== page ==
Interview with Polish Migration Expert 'Germany Needs Immigrants'
SPIEGEL: Following the expiration of a seven-year moratorium, workers from Poland, the Czech Republic and other Eastern European EU members are now free to live and work in Germany and Austria. How many do you think will do so?
Iglicka: I expect between 500,000 and 1 million people will leave Poland alone during the next two years.
SPIEGEL: When Poland joined the EU, on May 1, 2004, about 2 million of your compatriots moved to Britain, Ireland and the Netherlands. Why do you think so many Poles now want to come to Germany?
Iglicka: Germany is close, the economy is in good shape and there is a high demand for labor. What's more, there are already many Poles living in Germany. Newcomers can therefore take advantage of a network of friends and relatives.
SPIEGEL: Meaning that the perceived risks are low?
Iglicka: People are even less reluctant to move than they were in 2004. Back then, many people boarded flights to Ireland or Britain even though they knew nobody there. Today, immigrants can travel a few hundred kilometers to the west, and in an emergency they can get home in a matter of hours. Germany has always been one of the main destinations for Poles.
SPIEGEL: Do Germans have anything to fear from these newcomers?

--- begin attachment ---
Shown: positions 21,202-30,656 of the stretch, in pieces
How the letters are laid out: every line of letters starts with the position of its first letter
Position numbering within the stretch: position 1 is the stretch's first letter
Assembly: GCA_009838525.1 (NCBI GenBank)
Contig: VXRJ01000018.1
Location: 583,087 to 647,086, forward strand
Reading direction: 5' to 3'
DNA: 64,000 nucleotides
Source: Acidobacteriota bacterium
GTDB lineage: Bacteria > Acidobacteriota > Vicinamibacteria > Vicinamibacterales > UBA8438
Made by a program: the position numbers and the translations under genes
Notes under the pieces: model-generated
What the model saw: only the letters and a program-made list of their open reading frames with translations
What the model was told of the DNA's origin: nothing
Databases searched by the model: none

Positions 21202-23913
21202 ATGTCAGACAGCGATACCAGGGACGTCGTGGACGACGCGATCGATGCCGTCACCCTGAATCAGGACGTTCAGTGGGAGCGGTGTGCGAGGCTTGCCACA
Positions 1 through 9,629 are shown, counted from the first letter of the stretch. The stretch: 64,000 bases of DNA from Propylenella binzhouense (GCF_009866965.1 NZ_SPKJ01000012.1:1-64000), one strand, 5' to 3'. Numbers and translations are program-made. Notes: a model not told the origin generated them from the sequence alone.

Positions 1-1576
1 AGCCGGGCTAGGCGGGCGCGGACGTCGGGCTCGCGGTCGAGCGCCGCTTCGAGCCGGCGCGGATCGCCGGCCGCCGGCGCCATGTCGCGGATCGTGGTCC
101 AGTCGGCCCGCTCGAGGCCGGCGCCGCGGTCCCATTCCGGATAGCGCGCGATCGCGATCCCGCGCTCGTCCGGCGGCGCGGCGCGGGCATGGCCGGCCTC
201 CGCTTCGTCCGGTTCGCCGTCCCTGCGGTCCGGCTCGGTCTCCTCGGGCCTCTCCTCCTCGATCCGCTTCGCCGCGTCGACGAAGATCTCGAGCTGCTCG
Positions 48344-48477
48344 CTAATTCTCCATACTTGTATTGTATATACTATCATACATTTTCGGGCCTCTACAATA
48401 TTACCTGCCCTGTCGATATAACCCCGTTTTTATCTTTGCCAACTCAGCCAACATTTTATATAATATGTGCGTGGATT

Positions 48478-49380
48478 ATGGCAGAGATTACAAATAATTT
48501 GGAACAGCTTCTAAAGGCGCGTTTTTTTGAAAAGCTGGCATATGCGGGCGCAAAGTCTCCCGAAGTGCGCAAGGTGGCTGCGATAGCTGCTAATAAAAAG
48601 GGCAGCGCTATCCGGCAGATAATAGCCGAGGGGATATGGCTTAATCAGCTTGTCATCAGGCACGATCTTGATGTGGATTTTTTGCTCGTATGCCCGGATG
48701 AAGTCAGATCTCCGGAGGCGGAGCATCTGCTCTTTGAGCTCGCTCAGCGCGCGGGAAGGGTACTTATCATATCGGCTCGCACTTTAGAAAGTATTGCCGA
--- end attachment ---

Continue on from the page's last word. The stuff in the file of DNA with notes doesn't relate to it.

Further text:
Iglicka: No. They should be pleased. Germany needs immigrants. The demographic situation in the country is fatal, partly because Germans are having too few children. In Britain and Ireland, the numerous immigrants from Eastern Europe have helped boost the local economy. Newcomers are motivated, hard-working, avid consumers and pay tax. Demographers estimate that Germany needs 300,000 extra workers every year if the country is to maintain growth at 2 to 3 percent.
SPIEGEL: Many Germans are worried that cheap labor from the east will steal their jobs or push wages down.
Iglicka: Experiences with immigrants in Britain and Ireland have shown that this is absolutely not the case. Poles often take on the dirty, difficult jobs that Germans don't want to do themselves. Germans don't want to harvest asparagus, for example, and fewer and fewer of them care for the elderly. In addition, Poles and other Eastern Europeans can assimilate much more easily than other ethnic groups. After all, they come from a Christian background, do not form ethnic enclaves and generate far less fear than immigrants from, say, Africa or Bangladesh.
SPIEGEL: So do the Polish immigrants who come to Germany want to stay for good?
Iglicka: We Poles are an interesting case: The majority of our migrants say they eventually want to return home. But it now turns out that most immigrants, for instance those in Britain, have chosen to settle down after all. They have brought their families over and are having children. Indeed, they are making a significant contribution to rejuvenating British society.
SPIEGEL: The immigration moratorium on the new EU members in Eastern Europe was pushed through by Gerhard Schröder, Germany's chancellor at the time. Was that a mistake?
Iglicka: Yes. Germany missed a golden opportunity because particularly dynamic migrants went to Britain rather than Germany. Today EU member states are locked in a ruthless battle for labor. It's not Germans who should be worried about the next wave of immigration, but us Poles. Our workers are being lured away, but nobody wants to come to Poland.